AUGUSTA, Maine — Tribal leaders in Maine say they’re surprised, and a bit confused, by Gov. Paul LePage’s decision to rescind an old executive order proclaiming a special relationship between the tribes and the state.

It’s unclear what prompted the move, but some tribal officials believe it may be an act of retribution.

The executive order, released in August 2011, states that Maine’s Indian tribes would be included in discussions over laws and policies affecting native peoples. But last week, LePage rescinded that executive order against the backdrop of a contentious dispute over state water quality standards.

The sudden change of heart arrived in the form an email from the governor’s office to Penobscot Nation Chief Kirk Francis.

“I’m a little bit — well, a lot — confused by it,” Francis says. “I don’t understand where it came from.”

LePage’s new order explicitly rescinds the older proclamation that created a special relationship between the state and the Passamaquoddy Tribe, the Penobscot Nation, the Houlton Band of Maliseets and the Aroostook Band of Micmacs.

The new order declares that the tribes are sovereigns in their own right and that the relationship between them and the state amounts to a “relationship between equals with its own set of responsibilities.”

But Francis said the document then takes a turn, and declares all tribal members and their government structures, lands and natural resources subject to the laws of the state.

“This does nothing more in terms of providing for anything productive but throw fuel on an already very emotional and tumultuous relationship,” Francis said.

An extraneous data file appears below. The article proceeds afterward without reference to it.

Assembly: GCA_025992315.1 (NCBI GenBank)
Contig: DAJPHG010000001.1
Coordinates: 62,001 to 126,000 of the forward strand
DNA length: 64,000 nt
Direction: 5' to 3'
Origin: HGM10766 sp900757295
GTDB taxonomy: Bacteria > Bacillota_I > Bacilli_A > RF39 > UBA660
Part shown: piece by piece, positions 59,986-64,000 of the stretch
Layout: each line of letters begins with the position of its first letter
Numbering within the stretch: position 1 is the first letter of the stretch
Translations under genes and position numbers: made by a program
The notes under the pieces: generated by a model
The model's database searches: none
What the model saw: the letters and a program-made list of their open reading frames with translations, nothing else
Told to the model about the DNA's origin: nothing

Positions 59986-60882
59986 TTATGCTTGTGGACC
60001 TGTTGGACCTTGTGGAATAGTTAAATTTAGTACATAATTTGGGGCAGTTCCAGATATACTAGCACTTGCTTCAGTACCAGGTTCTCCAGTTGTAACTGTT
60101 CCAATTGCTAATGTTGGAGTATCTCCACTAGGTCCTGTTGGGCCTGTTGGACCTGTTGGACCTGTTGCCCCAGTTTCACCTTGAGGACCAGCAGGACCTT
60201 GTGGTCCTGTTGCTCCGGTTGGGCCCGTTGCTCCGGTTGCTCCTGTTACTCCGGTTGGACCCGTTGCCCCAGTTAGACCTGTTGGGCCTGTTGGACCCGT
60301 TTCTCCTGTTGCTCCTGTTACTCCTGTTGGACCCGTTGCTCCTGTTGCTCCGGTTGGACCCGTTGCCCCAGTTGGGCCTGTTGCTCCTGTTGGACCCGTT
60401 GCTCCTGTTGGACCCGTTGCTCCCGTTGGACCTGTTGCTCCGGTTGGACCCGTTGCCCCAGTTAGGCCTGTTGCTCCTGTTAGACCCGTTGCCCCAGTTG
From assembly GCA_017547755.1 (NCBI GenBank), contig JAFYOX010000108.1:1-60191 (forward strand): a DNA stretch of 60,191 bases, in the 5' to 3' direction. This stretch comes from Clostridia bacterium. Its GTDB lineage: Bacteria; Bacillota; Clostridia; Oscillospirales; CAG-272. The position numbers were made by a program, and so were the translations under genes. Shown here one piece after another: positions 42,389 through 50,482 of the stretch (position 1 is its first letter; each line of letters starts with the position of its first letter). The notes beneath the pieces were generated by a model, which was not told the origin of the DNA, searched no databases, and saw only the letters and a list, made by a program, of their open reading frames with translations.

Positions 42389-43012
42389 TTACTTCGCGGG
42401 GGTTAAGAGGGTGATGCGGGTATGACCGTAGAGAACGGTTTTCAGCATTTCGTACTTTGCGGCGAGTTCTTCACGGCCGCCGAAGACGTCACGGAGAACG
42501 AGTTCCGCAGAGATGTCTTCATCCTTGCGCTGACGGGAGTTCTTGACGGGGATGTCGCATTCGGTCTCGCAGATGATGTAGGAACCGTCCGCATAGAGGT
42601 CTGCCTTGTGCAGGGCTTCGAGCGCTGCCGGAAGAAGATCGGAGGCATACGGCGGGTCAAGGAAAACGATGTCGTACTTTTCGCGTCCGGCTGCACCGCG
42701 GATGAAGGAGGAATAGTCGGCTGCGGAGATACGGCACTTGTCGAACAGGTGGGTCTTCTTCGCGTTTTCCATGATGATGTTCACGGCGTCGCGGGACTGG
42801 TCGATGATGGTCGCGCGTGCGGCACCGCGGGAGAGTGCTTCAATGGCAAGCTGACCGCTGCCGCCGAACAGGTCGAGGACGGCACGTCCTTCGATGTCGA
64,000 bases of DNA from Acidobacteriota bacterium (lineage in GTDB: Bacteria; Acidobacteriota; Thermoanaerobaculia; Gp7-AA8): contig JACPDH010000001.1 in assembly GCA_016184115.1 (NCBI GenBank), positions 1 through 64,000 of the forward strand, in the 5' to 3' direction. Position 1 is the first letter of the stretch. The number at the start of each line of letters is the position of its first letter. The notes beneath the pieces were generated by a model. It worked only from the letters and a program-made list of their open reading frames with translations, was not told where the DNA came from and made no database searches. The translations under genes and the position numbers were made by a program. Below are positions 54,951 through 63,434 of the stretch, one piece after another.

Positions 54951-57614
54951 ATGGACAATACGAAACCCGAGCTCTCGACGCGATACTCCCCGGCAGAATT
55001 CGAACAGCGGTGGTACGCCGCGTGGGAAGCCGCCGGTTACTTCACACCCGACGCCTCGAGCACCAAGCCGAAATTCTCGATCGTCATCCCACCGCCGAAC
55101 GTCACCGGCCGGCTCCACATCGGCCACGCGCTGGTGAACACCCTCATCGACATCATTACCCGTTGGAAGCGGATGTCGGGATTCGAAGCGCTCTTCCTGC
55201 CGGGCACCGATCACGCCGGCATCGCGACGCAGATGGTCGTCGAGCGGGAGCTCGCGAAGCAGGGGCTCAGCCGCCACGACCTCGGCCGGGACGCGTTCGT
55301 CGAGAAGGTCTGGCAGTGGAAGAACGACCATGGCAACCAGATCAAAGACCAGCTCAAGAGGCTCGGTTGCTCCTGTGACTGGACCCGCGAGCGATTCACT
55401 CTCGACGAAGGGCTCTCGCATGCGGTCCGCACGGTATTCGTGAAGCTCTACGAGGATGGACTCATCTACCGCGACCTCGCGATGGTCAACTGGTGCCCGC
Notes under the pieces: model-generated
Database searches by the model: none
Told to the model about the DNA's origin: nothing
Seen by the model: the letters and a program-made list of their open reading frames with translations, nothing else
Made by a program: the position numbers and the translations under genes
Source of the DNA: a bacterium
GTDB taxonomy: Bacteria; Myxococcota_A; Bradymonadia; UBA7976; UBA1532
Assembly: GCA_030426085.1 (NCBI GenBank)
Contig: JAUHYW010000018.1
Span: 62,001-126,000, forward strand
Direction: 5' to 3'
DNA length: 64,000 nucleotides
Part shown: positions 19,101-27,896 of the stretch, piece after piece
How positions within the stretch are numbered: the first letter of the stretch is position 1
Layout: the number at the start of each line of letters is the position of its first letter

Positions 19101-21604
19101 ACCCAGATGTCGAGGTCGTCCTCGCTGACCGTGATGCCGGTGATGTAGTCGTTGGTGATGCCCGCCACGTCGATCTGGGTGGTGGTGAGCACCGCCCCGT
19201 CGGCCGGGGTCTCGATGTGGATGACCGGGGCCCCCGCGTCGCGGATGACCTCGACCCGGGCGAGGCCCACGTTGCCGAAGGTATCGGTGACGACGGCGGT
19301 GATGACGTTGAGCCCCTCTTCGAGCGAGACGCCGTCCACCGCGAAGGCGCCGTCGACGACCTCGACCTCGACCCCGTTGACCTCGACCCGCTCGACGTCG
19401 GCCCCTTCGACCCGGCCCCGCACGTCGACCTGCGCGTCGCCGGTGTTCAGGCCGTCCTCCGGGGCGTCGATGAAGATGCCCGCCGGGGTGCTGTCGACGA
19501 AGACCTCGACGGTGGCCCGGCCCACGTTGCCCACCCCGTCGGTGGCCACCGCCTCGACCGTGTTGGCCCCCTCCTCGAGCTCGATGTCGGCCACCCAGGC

Three years ago, tribal leaders thought that LePage’s special relationship language could signal a turning point in a mercurial relationship with the state that was punctuated by frequent disputes involving water, hunting and fishing rights. But Brenda Commander, chief of the Houlton Band of Maliseets, said LePage’s goals for tribal consultations on issues that affected them never actually played out.

“The consultation would let us sit down together and talk about how that would affect us and I really didn’t see that happening,” Commander said.

Francis agrees, saying that LePage’s decision to rescind the special relationship isn’t all that great of a loss.

“I will say that’s continued to be a work in progress and hasn’t really met the goals and objectives of the executive order,” Francis said.

Tribal leaders say they believe the administration’s decision to rescind the executive order may have been prompted in part by recent statements by officials with the U.S. Environmental Protection Agency, who say Maine must approve stringent pollution standards to safeguard the water quality on tribal lands. Maine has rejected the EPA’s demands and the Penobscot Nation has sued the state over its assertion that the tribe does not have control over the water quality of the Penobscot River.

Passamaquoddy Tribal Chief Fred Moore said LePage’s executive order is an act of retribution.

“It’s really a retaliation for the EPA letter to Maine DEP concerning Maine’s water quality standards and the fact that they impact Passamaquoddy sustenance fishing rights, and those rights are a federally protected right,” Moore said.

Tribal leaders say that LePage’s latest executive order also points blame at the tribes for failing to contribute to consultations in a way that respects the state’s interests, which baffles Francis.

“I’m not sure what we’ve done to make this relationship unproductive except to try and work for some basic indigenous and human rights for Wabanaki people and to have that respected,” Francis said.

Leaders from all four tribes are expected to meet Friday to discuss a possible response to the governor’s executive order. The governor’s office did not respond by 5:30 p.m. Tuesday.

This article appears through a media partnership with Maine Public Broadcasting Network.